Alain Robbe-Grillet was born in Brest, France to a family of engineers and scientists and was himself trained as an agricultural engineer. During World War 2 he participated in compulsory labor, which was when Germany occupied France and forced French citizens to work for the German war effort. However he had a good amount of free time considering he was forced to work in factories and was allowed to go the theatres and opera, which sparked his interest in literature. Robbe-Grillet's first novel Les Gommes was published in 1953, after this he became a fulltime author His early work was praised by critics and he soon became the editor of Les Editions de Minuit from 1955 – 1985. Robbe-Grillet in 1961 worked with French film director Alain Resnais and wrote the script for Last Year at Marienbad. From 1966 to 1968, he was a member of the High Committee for the Defense and Expansion of French and also led the Centre for Sociology of Literature at the University of Bruxelles from 1980 to 1988. From 1971-1995, Robbe-Grillet was a professor in New York University lecturing on his own novels. In 2004 Robbe-Grillet was elected to the Académie française. Grillet died on February 18, 2008 in Caan, France. His writing style has been described as a “realist”, which he used repetitive descriptions to reveal the psychology and interiority of the character. Robbe- Grillet's works are noted for having an odd attention to detail which can change the meaning of the story allowing many different interpretations. Robbe-Grillet's emphasis on realism is what made him so successful he believed that the physical world is the only true reality.
Modernism is a way to describe literature in the 1860s to 1945 that belonged to contemporary style of literature that rejected traditional spiritual ideas focusing more on logic. Modernism that developed in literature in the late 20th century can be characterized by the combination of techniques with the highly conscious use of themes.Modernism's break from tradition also included breaks from established religious, political, and social views. Modernism believed that only high culture deserves to be studied, analyzed and that lower cultures were not important. Modernists also viewed text as having an ultimate meaning that was not open to interpretation to the reader.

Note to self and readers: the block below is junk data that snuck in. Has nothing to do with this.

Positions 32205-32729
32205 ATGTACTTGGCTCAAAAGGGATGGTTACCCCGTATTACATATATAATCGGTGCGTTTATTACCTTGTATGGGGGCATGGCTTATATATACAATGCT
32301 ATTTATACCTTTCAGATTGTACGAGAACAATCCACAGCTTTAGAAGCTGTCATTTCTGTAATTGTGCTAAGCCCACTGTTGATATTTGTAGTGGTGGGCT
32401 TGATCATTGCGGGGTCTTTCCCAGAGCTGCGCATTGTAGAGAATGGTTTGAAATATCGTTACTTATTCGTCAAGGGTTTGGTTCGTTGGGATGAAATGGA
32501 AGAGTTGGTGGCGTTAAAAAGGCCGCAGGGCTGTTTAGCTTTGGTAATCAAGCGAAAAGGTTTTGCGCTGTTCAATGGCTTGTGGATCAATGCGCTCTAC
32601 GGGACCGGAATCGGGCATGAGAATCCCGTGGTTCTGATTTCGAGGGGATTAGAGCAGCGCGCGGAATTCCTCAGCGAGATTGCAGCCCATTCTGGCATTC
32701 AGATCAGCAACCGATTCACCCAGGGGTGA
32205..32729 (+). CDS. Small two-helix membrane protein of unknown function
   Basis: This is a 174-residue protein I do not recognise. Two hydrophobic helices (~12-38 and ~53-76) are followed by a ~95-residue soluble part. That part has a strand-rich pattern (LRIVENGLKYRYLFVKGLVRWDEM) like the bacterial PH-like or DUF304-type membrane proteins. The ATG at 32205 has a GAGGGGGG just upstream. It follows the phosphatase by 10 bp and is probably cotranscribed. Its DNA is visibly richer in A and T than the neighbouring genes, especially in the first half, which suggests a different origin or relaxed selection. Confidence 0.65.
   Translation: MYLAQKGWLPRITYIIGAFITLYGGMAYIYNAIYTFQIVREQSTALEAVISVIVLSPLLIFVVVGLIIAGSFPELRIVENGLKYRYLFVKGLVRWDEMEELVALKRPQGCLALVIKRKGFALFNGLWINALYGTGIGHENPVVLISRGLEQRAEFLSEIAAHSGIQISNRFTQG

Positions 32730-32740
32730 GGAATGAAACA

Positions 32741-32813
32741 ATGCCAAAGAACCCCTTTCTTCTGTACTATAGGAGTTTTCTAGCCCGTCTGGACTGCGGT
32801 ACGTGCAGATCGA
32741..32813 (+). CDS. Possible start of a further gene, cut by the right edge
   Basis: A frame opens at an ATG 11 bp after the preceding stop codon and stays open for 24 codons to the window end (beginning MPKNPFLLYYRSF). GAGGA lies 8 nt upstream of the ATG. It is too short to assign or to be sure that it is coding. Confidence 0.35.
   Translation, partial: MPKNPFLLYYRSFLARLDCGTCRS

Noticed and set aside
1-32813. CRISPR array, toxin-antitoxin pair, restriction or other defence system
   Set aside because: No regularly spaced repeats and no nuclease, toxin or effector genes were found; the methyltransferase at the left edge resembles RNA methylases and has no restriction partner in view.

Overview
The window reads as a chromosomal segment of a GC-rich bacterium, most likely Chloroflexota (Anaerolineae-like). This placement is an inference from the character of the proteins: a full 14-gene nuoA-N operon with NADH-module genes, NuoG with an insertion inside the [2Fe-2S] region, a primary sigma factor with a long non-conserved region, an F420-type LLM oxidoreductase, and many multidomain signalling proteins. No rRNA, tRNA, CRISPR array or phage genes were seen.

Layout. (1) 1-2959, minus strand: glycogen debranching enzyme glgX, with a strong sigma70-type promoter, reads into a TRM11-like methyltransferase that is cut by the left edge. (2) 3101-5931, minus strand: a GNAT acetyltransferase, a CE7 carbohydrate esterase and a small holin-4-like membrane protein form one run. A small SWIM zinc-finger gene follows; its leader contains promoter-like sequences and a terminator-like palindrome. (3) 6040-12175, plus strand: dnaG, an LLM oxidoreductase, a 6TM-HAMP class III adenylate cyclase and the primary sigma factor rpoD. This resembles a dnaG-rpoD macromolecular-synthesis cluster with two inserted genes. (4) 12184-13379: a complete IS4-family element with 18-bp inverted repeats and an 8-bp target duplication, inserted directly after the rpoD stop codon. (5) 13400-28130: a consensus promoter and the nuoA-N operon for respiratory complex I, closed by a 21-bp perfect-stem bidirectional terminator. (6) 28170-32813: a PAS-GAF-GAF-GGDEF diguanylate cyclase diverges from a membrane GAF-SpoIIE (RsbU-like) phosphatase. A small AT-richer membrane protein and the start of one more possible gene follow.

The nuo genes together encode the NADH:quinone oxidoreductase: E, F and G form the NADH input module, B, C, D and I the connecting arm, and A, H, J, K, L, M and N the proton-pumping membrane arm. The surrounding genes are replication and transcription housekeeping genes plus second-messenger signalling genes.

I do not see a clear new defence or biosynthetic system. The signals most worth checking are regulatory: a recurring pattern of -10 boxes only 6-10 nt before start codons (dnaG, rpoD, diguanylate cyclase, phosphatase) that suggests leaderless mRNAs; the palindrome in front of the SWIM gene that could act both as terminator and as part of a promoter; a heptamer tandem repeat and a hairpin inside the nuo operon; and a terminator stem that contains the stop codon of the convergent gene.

During the 1970s Modernism soon gave way to postmodernism. Postmodernism is a term that has been used in a broad way to describe any of a number of trends or movements in the arts and literature developed post World War II and becoming popular around 1970. Postmodernism formed as a reaction to or rejection of the principles, or practices of established modernism. Postmodernism also became more spiritual rather than scientific and emphasized not everything in the world could be explained. Postmodernism usually describes a certain type of literature that has no ultimate meaning and is up to the reader to decide for themselves. Most of the types of literature that are considered post modernistic tend to reemphasize elements of metaphors and symbols and are created in unorthodox ways. Postmodernism tries to blur the distinctions between high and low culture, and as a whole to challenge a wide variety of traditional cultural values and to emphasize everything has an importance.
The Modernism movement was the idea of using rational, scientific, logical means to know how the world worked. Post-Modernism is a reaction against rationalism, science, or the goals of modernism. Post-Modernism is described by many keywords such as cynical, spiritual, and democratic and many others. Modernism is described by a completely opposite set of keywords such as optimistic, logical, and authoritarian. Modernism is generally more serious and earnest in its message where as Postmodernism is ironic, challenges seriousness, and is not earnest. The two are contrasts of one another in the form of reaching similar goals which is to how to understand the world and its workings.